‘Best Friend’ Wants Half of Young Jeezy

     ATLANTA (CN) – A man who says he became Young Jeezy’s “best friend” as teen-agers in a boot camp claims in court that the rap star owes him half of his CTE Music Company.
     Click here to read Courthouse News’ Entertainment Law Digest.
     Young Jeezy (Jay Jenkins) is a popular rapper from Atlanta whose career has taken off in the past decade.
     Plaintiff Demetrius Ellerbee, who uses the moniker Kinky B, claims in Fulton County Superior Court that he and Jeezy agreed to be equal partners in the music industry long ago.
     The two “became best friends” in youth boot camp in 1995, when Jenkins was 17, and they created Young Gunz Entertainment together a few years later, according to the complaint.
     Ellerbee says he was CEO of Young Gunz, and he and Jenkins tried to sign artists to the label, but the venture fell apart around 2002.
     He claims he and Jenkins formed another business, Corporate Thugz Entertainment aka CTE Music, in 2001, and continued to try to sign new rappers.
     CTE began focusing on Jenkins’ solo career, and he gained national exposure after CTE released two mixtapes, according to the complaint.
     “In response to defendant Jenkins’ recent notoriety as a solo artist, major music recording labels began showing interest in signing defendant CTE and defendant Jenkins to a production and/or recording agreement,” the complaint states.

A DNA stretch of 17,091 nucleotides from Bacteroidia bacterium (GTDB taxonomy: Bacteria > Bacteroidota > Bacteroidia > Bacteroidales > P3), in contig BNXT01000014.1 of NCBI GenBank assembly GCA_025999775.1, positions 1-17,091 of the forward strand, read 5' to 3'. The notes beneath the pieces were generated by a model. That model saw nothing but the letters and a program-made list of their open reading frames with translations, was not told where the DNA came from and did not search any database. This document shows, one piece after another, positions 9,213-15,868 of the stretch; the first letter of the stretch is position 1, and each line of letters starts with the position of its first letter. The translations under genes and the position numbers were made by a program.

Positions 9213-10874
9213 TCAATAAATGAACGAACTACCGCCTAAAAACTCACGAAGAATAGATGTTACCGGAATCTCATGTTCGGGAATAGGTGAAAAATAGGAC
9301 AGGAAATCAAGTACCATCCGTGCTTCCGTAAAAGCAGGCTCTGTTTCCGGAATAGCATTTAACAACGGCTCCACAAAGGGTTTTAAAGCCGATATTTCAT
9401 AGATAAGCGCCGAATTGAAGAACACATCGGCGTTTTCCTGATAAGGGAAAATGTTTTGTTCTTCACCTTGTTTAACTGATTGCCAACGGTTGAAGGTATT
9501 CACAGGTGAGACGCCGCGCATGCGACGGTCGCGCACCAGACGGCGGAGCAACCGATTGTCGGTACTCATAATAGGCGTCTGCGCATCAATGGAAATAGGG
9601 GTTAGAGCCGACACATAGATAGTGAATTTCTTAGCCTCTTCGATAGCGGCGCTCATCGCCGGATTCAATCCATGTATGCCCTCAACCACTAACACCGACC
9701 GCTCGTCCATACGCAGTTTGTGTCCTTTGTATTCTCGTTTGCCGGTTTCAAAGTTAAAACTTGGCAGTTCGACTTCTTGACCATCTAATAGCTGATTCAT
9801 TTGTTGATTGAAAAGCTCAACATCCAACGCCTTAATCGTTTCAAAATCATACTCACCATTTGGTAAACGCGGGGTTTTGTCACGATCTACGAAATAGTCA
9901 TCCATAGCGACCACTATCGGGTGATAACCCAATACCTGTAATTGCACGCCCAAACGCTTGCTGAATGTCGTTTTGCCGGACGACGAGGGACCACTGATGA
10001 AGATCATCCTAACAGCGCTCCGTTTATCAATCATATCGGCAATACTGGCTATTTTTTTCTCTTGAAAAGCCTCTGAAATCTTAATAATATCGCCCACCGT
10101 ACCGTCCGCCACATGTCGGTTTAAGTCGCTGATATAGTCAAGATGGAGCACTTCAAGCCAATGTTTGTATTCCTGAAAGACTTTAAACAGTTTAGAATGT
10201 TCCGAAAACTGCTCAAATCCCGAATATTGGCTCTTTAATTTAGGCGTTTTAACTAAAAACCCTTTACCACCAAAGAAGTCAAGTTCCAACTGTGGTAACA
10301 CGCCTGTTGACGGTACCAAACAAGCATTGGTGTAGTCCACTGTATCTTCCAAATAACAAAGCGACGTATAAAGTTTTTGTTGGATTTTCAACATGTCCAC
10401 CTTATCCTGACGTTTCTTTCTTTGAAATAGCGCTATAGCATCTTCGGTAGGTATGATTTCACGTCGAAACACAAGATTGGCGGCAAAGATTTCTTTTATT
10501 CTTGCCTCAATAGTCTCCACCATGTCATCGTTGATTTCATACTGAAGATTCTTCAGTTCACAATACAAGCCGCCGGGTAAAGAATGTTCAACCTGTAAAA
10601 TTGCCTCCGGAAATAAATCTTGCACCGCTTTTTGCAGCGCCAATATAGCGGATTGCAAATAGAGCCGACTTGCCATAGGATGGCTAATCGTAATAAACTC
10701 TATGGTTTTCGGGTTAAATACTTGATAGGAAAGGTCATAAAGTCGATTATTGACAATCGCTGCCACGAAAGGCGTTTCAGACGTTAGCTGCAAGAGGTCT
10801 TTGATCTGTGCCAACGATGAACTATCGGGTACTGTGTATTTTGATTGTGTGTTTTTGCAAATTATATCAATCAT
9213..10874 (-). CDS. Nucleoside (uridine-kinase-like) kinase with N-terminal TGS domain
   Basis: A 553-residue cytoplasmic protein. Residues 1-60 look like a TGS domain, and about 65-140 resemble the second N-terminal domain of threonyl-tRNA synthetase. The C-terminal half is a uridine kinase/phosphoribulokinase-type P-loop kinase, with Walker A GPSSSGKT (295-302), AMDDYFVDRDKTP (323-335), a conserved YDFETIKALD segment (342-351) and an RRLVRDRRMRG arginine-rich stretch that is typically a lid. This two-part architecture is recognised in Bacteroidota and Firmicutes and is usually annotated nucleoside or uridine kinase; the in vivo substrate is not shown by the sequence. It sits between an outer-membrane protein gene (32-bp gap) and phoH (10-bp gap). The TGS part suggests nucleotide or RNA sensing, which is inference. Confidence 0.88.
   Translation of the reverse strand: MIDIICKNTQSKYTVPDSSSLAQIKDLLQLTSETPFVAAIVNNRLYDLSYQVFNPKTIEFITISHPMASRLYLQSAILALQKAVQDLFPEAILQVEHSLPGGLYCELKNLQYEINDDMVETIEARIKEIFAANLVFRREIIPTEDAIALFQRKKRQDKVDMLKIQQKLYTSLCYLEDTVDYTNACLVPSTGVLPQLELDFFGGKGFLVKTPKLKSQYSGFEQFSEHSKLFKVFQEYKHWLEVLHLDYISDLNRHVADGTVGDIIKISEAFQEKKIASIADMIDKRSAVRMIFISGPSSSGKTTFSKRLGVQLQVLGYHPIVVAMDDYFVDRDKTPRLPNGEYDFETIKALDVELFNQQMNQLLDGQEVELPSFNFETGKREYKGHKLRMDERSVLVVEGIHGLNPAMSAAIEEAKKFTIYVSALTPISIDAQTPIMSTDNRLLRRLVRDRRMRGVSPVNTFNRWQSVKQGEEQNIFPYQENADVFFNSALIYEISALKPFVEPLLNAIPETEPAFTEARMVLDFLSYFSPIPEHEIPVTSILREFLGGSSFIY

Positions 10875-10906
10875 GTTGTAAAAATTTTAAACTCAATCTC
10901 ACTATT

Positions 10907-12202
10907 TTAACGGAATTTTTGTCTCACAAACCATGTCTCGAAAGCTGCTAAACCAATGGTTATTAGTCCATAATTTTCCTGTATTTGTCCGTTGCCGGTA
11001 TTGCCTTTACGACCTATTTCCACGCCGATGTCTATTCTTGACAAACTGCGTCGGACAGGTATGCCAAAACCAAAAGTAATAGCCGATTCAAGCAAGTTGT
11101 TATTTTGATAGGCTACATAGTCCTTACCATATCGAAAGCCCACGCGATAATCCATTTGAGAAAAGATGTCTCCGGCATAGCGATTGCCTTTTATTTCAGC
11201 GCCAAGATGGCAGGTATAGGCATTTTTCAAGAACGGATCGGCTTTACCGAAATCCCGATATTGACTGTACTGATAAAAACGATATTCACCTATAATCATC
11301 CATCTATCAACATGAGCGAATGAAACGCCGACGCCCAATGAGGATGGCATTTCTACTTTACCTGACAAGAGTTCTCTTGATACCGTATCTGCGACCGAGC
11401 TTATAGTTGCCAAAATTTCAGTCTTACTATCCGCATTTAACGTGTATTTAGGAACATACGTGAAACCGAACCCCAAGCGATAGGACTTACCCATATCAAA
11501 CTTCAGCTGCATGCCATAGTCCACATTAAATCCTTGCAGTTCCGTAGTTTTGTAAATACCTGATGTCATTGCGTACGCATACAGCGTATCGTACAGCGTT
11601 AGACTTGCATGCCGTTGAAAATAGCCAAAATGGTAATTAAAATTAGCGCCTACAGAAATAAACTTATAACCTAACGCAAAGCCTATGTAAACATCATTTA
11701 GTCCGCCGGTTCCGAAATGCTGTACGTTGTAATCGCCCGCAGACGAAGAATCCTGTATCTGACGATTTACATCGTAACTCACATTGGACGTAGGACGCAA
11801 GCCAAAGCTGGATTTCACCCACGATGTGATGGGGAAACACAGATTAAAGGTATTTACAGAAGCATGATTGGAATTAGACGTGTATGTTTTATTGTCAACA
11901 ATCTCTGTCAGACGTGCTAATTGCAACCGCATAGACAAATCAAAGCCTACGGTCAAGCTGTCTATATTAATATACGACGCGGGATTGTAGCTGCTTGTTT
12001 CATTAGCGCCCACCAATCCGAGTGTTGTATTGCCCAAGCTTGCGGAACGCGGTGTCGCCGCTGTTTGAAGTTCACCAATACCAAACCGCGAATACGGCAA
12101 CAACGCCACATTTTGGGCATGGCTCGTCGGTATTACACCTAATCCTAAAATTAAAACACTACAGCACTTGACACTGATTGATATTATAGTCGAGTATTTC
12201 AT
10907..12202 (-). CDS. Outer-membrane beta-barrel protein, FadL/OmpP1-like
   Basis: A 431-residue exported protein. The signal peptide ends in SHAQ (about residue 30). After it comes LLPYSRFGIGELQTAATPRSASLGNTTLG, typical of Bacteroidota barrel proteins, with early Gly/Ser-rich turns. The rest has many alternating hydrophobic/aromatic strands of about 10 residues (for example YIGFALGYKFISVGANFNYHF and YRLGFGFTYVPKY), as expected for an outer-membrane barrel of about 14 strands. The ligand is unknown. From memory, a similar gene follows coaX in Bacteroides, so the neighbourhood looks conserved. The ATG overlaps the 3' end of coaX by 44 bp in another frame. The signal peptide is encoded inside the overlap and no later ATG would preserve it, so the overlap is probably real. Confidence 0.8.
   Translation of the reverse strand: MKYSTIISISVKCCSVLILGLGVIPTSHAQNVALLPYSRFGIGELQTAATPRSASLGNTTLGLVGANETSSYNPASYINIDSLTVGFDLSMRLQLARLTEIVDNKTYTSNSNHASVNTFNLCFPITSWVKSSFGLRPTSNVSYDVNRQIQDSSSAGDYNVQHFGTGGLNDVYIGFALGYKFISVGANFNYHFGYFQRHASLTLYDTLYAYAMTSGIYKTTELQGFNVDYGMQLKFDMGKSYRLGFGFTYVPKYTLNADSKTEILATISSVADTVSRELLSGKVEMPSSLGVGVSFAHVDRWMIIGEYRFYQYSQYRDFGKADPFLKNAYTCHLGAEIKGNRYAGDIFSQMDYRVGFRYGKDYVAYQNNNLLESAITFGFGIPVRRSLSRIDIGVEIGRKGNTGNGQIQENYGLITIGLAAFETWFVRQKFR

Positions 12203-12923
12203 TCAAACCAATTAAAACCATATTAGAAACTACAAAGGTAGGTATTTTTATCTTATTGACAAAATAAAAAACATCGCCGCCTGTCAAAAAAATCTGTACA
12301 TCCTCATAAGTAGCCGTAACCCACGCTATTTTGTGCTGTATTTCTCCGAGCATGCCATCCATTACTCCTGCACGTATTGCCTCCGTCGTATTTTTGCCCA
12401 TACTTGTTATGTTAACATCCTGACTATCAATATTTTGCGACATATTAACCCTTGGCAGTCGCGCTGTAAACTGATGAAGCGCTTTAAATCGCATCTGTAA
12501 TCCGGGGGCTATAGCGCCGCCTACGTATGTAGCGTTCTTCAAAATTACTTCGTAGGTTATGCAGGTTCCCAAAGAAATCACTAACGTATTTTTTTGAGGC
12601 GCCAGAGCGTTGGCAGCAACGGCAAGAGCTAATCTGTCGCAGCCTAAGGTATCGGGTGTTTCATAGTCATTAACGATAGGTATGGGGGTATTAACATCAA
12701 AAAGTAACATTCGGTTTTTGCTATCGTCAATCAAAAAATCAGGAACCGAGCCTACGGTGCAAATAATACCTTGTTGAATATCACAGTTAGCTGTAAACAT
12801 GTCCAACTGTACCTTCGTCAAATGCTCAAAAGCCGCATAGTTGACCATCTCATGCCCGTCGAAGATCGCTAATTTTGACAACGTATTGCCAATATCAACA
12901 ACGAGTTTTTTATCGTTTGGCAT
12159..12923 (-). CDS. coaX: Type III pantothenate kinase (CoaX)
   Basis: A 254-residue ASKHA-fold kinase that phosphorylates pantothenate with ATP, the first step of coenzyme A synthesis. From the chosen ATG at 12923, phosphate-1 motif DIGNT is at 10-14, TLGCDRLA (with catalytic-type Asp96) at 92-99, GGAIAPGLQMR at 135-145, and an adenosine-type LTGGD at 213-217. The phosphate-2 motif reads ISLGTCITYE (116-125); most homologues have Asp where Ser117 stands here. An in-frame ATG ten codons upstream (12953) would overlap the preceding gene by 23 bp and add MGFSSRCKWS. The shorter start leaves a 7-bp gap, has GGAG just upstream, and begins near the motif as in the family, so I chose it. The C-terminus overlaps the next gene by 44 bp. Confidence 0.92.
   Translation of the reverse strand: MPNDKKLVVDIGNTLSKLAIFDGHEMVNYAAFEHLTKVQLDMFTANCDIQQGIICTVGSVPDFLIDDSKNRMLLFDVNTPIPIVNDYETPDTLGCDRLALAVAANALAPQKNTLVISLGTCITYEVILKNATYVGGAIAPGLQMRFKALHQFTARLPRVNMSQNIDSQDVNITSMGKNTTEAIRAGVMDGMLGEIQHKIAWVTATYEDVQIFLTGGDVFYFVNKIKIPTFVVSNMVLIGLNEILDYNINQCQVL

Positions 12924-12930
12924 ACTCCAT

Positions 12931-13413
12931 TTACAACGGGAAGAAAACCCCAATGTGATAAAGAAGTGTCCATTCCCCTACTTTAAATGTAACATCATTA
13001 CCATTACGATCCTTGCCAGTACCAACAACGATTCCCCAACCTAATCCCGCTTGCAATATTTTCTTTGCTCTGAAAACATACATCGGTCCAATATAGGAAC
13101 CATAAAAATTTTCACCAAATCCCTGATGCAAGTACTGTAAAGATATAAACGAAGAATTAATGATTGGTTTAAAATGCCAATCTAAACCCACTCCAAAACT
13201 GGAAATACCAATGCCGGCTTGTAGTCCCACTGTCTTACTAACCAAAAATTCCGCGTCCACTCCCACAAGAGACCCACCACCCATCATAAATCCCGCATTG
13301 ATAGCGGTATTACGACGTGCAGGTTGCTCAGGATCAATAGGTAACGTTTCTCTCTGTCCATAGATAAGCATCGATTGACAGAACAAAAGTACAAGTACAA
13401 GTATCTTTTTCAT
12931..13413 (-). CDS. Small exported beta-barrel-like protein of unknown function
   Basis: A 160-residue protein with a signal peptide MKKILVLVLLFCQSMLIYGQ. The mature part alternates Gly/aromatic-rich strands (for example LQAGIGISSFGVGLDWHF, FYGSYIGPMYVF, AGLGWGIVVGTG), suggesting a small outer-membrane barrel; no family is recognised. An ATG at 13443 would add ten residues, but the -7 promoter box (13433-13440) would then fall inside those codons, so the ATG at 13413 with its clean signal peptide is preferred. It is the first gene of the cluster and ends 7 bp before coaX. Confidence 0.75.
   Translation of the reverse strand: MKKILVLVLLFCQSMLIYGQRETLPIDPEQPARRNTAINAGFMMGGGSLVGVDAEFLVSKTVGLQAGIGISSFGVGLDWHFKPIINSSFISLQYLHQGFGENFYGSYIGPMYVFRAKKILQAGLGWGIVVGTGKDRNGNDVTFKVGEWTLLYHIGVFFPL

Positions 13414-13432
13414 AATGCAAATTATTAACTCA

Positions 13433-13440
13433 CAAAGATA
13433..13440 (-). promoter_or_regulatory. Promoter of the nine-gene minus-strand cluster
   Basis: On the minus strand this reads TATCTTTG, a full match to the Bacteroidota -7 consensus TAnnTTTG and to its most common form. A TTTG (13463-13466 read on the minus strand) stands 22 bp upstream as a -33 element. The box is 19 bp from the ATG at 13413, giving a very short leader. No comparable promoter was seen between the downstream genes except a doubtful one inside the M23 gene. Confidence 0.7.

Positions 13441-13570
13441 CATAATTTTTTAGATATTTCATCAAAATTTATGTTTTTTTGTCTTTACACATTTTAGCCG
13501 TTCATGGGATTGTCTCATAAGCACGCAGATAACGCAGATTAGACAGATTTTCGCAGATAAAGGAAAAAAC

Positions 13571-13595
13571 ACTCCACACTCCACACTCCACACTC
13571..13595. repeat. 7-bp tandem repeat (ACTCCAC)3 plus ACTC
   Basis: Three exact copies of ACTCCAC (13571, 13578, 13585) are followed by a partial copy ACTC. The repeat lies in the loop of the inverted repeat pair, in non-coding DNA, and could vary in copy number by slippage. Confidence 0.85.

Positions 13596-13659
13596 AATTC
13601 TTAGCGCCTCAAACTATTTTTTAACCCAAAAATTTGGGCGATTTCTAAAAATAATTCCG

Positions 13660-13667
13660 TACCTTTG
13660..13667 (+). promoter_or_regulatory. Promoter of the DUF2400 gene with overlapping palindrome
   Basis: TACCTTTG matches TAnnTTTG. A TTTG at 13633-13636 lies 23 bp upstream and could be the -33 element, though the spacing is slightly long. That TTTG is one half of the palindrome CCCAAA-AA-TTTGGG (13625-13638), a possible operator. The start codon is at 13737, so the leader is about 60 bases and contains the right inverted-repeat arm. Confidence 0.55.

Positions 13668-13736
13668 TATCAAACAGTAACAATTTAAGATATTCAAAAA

Courted by Atlantic, Warner Bros. and Def Jam, “plaintiff and defendant Jenkins finalized and executed, on behalf of defendant CTE,” a six-album contract with Def Jam, according to the complaint.
     Def Jam, defendant, released Jeezy’s album “Let’s Get It: Thug Motivation 101” in 2005, which sold more than 2 million copies. Ellerbee, as Kinky B, was listed as an executive producer, according to the complaint.
     Ellerbee claims CTE has produced and released three more albums, on all of which he was executive producers.
     But since Jeezy’s launch to stardom, Ellerbee says, Jenkins has “intentionally misappropriated, diverted and/or converted funds” meant for CTE.
     On one occasion, Jenkins had a $1 million advance transferred into his personal account, and asked Def Jam to send royalties and distributions directly to him, according to the complaint.
     Ellerbee claims Jenkins, Def Jam, CTE, and Universal Music Group owe him at least $5 million.
     He seeks declaratory judgment stating that he is an equal owner of CTE and is entitled to half of all royalties, advances, and distributions. He also seeks an accounting and damages and punitive damages for breach of contract, conversion, fraudulent misrepresentation, RICO violations, and unjust enrichment.
     Ellerbee is represented by Mario Breedlove.

%d bloggers like this: